Merce Cunningham at The Tate Modern, 04/11/03
Descending the ramp in to the vast concrete Turbine hall, it takes a little while to register that Olafur Eliasson’s gigantic sun is not a full circle, but rather a semi circle reflected in a mirrored ceiling.
In this reflection we see ourselves, the audience, milling around the space amidst smoke machines and soft, greyish lighting. The music begins; scraping, growling strings unnerve the audience before the dancers appear and march to one of three square dance floors, positioned below the gallery upon which the musicians sit, and over which, Eliasson’s sun beams artificially down.
The installation art work is an ideal setting for this all encompassing dance piece, where the surroundings, the audience and the dancers all become equal components of the performance environment. The audience shifts from floor section to floor section, as do the dancers as they arc, jump and lunge in sequence, flitting between the spaces.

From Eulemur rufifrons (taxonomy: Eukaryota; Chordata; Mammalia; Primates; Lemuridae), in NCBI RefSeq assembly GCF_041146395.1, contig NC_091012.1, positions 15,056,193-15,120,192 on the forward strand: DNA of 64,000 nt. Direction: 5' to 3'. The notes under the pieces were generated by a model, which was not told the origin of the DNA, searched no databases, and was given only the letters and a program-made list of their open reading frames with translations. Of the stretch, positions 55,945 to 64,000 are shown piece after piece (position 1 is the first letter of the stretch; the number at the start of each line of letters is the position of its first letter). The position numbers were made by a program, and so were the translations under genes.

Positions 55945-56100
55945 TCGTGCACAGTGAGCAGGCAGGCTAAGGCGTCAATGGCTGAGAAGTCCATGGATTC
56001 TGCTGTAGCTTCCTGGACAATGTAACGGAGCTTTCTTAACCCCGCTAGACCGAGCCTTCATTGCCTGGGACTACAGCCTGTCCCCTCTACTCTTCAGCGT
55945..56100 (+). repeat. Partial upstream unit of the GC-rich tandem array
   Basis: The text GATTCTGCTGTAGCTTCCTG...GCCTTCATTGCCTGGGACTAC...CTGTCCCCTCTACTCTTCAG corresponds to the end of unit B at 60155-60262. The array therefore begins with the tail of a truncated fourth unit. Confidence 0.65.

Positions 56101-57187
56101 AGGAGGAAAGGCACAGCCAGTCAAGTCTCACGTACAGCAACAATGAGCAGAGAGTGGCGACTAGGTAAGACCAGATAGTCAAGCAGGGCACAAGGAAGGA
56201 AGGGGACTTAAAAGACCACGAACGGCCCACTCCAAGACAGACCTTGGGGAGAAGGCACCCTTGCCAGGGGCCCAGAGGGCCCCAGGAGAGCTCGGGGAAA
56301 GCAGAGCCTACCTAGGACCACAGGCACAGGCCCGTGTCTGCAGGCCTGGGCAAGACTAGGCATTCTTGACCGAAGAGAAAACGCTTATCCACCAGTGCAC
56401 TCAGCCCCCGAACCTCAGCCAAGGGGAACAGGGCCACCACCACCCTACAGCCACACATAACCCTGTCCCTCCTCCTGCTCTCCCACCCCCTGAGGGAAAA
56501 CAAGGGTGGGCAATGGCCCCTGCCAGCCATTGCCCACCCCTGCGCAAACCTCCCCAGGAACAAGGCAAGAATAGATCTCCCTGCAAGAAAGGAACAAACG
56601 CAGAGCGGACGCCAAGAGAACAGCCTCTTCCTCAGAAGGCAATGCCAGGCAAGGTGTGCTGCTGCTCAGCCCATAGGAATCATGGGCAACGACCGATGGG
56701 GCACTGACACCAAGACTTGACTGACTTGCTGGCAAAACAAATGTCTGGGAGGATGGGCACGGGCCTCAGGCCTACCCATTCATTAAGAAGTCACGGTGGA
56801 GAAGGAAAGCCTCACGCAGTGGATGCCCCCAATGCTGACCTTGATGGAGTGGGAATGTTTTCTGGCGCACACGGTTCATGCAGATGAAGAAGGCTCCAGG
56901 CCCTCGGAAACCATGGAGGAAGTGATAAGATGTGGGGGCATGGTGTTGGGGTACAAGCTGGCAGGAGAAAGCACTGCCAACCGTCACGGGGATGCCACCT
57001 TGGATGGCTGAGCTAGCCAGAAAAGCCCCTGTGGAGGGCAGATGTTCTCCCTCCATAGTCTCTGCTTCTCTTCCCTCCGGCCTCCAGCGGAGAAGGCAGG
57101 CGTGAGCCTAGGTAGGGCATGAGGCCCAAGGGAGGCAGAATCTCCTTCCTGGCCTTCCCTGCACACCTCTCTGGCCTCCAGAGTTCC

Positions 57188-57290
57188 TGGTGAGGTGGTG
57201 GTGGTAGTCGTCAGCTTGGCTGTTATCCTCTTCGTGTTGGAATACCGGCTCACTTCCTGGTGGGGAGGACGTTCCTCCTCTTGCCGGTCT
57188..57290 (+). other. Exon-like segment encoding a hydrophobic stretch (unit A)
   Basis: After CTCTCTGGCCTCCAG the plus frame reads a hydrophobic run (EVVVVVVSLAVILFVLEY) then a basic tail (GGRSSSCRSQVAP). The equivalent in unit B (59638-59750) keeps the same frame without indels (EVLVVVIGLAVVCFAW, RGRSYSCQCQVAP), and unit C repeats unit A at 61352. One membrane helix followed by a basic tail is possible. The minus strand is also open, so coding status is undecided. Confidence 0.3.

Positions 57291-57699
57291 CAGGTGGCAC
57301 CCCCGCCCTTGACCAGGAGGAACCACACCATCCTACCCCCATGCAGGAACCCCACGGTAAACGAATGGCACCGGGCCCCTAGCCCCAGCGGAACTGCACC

The spectators become as much a part of the performance as the dancers – they are the pattern border on the ceiling mirror canvas. As the music becomes more tense and discordant, the audience seems to move more quickly between the performance areas, slowing again when the music calms. There is a sense of everyone moving to their own timing – the dancers and the musicians certainly, and the audience influenced by both.
Each angle from this promenade performance provides a new perspective and it is especially thrilling to have a birds eye view in the ceiling – something usually only made available through the use of film. Choreographic elements such as isolation and grouping of the dancers are made more prominent by the parallels or juxtaposition of the audience - endless possibilities, parallels and view points are created by the encapsulating nature of the performance experience.